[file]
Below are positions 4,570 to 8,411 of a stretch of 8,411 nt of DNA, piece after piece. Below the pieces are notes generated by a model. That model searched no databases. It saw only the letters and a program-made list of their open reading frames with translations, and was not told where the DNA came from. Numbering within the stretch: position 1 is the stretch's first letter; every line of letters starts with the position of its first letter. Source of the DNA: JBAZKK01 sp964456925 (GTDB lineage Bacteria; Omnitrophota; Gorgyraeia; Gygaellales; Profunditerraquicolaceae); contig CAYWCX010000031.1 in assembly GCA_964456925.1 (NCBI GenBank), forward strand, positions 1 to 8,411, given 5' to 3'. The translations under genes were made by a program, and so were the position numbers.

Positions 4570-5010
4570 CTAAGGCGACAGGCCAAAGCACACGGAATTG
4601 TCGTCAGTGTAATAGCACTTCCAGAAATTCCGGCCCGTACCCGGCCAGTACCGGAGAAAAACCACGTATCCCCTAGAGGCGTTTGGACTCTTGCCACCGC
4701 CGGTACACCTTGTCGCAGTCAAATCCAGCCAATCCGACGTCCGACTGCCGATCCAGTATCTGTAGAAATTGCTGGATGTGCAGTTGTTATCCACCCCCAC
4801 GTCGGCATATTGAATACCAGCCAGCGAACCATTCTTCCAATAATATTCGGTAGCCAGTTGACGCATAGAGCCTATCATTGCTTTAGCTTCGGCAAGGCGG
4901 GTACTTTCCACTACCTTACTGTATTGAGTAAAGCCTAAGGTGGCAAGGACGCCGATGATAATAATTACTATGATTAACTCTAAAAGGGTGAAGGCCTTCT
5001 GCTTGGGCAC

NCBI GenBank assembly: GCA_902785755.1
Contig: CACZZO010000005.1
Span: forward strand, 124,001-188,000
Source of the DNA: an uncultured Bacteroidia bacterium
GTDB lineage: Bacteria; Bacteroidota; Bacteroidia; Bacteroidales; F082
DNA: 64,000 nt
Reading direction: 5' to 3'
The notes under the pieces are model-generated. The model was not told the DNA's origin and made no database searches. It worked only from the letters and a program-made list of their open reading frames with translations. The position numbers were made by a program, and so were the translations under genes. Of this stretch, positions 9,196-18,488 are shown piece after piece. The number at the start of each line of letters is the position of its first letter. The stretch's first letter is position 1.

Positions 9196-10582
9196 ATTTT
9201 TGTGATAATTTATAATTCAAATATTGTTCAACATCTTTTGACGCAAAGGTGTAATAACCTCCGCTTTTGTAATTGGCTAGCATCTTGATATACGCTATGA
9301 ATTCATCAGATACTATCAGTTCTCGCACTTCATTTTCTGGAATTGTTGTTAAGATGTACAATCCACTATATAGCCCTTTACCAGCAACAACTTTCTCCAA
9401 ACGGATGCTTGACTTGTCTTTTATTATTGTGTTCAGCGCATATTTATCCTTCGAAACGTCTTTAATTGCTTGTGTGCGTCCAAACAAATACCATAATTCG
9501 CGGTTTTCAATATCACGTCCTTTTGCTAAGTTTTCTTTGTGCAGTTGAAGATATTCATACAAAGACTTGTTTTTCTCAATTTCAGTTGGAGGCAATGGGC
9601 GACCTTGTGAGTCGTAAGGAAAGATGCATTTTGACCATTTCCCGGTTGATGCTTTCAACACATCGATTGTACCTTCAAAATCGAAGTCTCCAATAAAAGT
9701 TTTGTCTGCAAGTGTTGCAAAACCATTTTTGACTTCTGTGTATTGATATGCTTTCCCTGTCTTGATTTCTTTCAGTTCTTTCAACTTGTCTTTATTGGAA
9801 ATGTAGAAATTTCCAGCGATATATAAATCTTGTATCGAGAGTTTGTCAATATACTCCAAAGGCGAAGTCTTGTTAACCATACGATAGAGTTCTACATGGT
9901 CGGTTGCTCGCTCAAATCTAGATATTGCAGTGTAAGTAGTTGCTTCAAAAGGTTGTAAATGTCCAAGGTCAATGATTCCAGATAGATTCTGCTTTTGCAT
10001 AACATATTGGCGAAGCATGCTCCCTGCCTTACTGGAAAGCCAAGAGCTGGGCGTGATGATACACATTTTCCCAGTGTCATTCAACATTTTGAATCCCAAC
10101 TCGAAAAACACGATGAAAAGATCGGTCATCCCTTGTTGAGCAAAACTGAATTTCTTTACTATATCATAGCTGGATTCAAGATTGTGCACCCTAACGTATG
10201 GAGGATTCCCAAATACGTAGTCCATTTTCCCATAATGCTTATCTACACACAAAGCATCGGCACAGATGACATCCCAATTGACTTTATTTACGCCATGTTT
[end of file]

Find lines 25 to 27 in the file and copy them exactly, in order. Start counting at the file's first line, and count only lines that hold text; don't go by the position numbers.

9801 ATGTAGAAATTTCCAGCGATATATAAATCTTGTATCGAGAGTTTGTCAATATACTCCAAAGGCGAAGTCTTGTTAACCATACGATAGAGTTCTACATGGT
9901 CGGTTGCTCGCTCAAATCTAGATATTGCAGTGTAAGTAGTTGCTTCAAAAGGTTGTAAATGTCCAAGGTCAATGATTCCAGATAGATTCTGCTTTTGCAT
10001 AACATATTGGCGAAGCATGCTCCCTGCCTTACTGGAAAGCCAAGAGCTGGGCGTGATGATACACATTTTCCCAGTGTCATTCAACATTTTGAATCCCAAC